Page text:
Since childhood I instinctively knew if an English word that ends with "-tion" will have a translation into Russian ending with "-ция". There are some more pairs such as this.


Moderation - Модерация
Administration - Администрация
Transformation - Трансформация
Provocation - Провокация

Is there such a rule that English loanwords ending with "-tion" will have a Russian counterpart ending with "-ция"? What other such translation rules there are, if any?

  • 2
    This is from Latin, not from English.
    – Anixx
    Commented Apr 26, 2014 at 4:04
  • @Anixx yeah, two other users already said that Commented Apr 26, 2014 at 4:07
  • These are transliterations, not necessarily translations. As Highstaker points out in his answer, the same word can mean different things in English and in Russian.
    – David42
    Commented Sep 17, 2016 at 10:36

3 Answers 3


I will agree with Aksakal, that many words ending in -ция have probably been imported from Latin or French. Although модерация might be imported from English, since it is a relatively new word used mostly in the internet and IT.

Answering your question. No, not all words are translated by this rule. Many words do have such a counterpart, and the ones you mentioned are totally okay, along with many others.

But let's take, for example, "motion". In Russian it is "движение", and if you say "моция", I doubt anybody will understand you, this word doesn't really exist in Russian language. Same for "notion". Or "contribution". Or "contamination". But "emotion" translates as "эмоция", and it's perfectly fine. 8)

Another thing to note is that some words have such counterparts, but a Russian counterpart means a different thing in Russian language, or it may mean the same thing, but only in secondary/tertiary/whatever meaning, while it's primary meaning is different.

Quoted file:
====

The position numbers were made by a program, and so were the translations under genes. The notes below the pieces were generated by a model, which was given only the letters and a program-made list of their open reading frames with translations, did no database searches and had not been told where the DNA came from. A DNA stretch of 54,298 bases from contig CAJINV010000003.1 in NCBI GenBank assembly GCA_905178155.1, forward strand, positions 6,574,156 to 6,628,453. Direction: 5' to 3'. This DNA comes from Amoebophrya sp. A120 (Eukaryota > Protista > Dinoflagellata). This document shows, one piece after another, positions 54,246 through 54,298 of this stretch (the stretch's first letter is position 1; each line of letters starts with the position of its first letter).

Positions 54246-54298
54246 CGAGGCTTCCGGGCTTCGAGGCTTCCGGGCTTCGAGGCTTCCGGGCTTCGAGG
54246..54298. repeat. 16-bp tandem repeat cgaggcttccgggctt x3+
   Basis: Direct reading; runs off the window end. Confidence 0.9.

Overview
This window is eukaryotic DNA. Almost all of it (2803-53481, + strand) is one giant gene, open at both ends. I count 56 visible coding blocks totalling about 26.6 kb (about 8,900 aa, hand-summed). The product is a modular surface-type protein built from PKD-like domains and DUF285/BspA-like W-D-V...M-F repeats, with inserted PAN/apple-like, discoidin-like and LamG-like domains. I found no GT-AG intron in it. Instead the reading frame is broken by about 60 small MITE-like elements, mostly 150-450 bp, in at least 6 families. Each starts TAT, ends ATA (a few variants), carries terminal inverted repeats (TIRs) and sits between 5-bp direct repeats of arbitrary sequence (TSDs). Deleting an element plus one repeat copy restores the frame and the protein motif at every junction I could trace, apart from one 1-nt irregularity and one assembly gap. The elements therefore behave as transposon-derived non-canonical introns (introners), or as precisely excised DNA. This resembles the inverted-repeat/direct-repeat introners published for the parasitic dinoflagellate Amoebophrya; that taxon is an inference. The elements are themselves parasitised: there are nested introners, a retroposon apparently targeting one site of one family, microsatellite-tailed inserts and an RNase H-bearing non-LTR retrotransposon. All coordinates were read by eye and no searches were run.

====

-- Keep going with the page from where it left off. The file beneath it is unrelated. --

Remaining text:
For example, "pollution". The primary English meaning is "a contamination (of the environment, for example)" while the meaning of "wet-dream" is secondary. "Поллюция" has it vice versa. When we hear "Поллюция", we first think of "wet dream", and barely anybody (except for linguistically literate people) will think of it as "a contamination of the environment".

Or let's take "action". It is some activity/act/deed. "Акция" can have these meanings ("акция протеста" - "protest action"), but it's more widely used meanings are "a share of stock in a company" and "a sale or a special offer in a shop".

So, to sum it up: yes, there are very many words that can be translated by the rule you stated. But this rule doesn't officially exist, because there are also many words that either cannot be translated that way or that have different meanings.

  • Of course, maybe some words I stated in my examples of non-existent ones actually DO exist, I might be mistaken. On the other hand, I would generally recommend to avoid using such words, mostly because they are not well-known, and native-speakers will probably not understand you, if you use them. So, I suggest using a Russian word for that - with "contribution" it is "вклад" "участие" "содействие" etc. Also, in this particular example Russian counterparts are generally shorter 8) multitran.ru/c/m.exe?l1=1&l2=2&s=contribution
    – Highstaker
    Commented Apr 23, 2014 at 16:00
  • 4
    Well, контрибуция actually exists in Russian, yet it has a different meaning (as money paid by the losing party to the winner in a war).
    – Anixx
    Commented Apr 26, 2014 at 4:01
  • 1
    A good answer, but just a quick note. :) While "моция" does not exist as a word, "локомоция" does. Commented May 18, 2020 at 2:39

It's not English, it's also French and other languages which have words with Latin suffix -tio. It became -sion -tion in these languages. Russian probably borrowed directly from Latin, hence ция without "n" at the end.

  • 3
    Suffix -ция is borrowed from Latin -tio via Polish -cja. Commented Apr 22, 2014 at 7:44

These words can also be translated as





In this case they would mean the process connected with this english noun.

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